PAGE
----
# A type with `Eq a` but not `Ord a`

In (an idealized version of) Haskell, is there a concrete type `a` such that we can implement `Eq a` lawfully, but it is impossible to implement `Ord a`? The order doesn't need to be meaningful, and any total order suffices, as long as it is implemented by a function that terminates and obeys the axioms.

This comes from the consideration that, to use certain efficient data structures such as `Data.Set`, we must have a decidable total order. However sets can technically be implemented with `Eq` alone, just that it becomes very inefficient. So is it possible to always implement `Ord`? All the counterexamples I know of — `Integer -> Bool` for example — can't implement `Eq` either.

There is a likely candidate, though. The type `(Integer -> Bool) -> Bool`, surprisingly, has computable `Eq`. But to me it seems to also have computable `Ord`! Since the modulus (see the link) is computable, we can first order functions by their modulus, and then compare the two functions on their 2^n different input prefixes, where n is the modulus.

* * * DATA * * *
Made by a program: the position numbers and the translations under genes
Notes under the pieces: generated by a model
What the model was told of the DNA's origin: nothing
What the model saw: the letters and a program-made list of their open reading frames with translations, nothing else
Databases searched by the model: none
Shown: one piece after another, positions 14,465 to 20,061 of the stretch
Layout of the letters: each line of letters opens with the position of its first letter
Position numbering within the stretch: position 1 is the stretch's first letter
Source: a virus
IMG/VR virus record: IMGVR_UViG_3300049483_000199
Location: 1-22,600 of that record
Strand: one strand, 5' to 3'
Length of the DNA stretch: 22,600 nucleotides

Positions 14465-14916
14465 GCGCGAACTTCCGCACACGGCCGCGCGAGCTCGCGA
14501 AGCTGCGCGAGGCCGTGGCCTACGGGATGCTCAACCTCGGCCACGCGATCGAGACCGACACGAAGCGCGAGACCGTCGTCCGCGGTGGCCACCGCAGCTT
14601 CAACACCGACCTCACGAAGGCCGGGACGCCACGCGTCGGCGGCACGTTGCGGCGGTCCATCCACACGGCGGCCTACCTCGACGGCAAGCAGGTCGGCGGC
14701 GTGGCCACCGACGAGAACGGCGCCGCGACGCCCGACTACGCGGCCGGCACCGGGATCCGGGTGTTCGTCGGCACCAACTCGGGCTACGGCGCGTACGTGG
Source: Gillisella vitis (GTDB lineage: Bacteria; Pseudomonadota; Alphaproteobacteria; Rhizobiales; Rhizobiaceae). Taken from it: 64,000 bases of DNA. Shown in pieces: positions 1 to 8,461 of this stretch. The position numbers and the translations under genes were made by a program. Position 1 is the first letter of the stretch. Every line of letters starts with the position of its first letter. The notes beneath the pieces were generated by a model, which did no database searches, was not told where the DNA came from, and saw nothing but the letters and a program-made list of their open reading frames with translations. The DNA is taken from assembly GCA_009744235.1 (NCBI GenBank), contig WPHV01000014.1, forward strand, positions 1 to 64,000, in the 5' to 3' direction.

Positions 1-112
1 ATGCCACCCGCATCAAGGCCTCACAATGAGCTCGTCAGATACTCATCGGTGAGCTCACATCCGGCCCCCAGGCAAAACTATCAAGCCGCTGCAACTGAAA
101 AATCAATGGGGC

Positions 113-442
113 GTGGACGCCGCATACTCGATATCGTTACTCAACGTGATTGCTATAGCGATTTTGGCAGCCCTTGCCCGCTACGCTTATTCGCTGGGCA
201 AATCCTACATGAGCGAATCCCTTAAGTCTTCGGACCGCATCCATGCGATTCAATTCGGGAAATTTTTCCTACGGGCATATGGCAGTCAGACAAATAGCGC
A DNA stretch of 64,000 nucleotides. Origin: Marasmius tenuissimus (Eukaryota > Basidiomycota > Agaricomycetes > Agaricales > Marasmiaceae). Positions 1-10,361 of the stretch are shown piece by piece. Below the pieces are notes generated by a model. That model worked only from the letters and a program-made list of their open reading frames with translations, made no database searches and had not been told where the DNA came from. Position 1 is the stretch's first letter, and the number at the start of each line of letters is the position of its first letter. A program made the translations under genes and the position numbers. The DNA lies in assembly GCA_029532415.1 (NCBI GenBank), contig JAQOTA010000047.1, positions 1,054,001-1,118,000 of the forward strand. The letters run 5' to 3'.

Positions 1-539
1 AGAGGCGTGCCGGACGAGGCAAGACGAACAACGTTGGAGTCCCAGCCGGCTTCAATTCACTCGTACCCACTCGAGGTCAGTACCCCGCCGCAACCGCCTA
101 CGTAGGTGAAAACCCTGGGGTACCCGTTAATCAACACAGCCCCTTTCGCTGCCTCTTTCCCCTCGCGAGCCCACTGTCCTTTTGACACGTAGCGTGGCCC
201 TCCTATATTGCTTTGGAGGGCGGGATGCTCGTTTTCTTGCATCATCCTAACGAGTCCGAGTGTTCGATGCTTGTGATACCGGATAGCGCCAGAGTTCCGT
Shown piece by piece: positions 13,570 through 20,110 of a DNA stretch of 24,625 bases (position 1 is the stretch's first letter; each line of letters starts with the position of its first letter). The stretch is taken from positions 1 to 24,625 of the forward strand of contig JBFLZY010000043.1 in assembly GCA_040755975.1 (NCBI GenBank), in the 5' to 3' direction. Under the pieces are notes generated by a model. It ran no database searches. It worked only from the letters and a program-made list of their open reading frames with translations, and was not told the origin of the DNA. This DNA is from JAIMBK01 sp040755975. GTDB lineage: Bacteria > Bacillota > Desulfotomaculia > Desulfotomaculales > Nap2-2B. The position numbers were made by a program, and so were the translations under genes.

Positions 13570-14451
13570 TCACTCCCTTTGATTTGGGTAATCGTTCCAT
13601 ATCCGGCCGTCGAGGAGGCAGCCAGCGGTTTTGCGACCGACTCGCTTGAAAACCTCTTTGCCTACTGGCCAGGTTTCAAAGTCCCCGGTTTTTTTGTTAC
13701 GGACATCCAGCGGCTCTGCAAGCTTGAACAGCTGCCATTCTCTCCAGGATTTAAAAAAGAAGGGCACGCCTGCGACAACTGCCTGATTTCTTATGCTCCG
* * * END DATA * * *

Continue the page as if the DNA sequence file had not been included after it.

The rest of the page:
I'm also interested in this question in other (non-contrived) type theories. There is indeed a type theory in which we have counterexamples: with nominal types, the atoms can be compared for equality but not order since everything is invariant under permutation of names by construction. What about MLTT? Or system F?

• Currently, `Complex a` does not have an instance. It could have one, but not one that is compatible with its `Num` instance -- i.e. that has `a < b && c < d => a+c < b+d`. It was decided that this law is a sort of implicit assumption of most programmers, and could be a source of bugs if the `Ord` instance was made easily available. May 12 at 17:00

I think `IORef` is a good candidate here. You could potentially implement an instance based on comparing the underlying pointers, but that isn't stable from run to run and especially from machine to machine/architecture to architecture, so it seems like a bad idea. I think the API doesn't even promise that the pointer stays the same over time within a single run -- e.g. garbage collection is likely permitted to move it, even if the current implementation doesn't do that.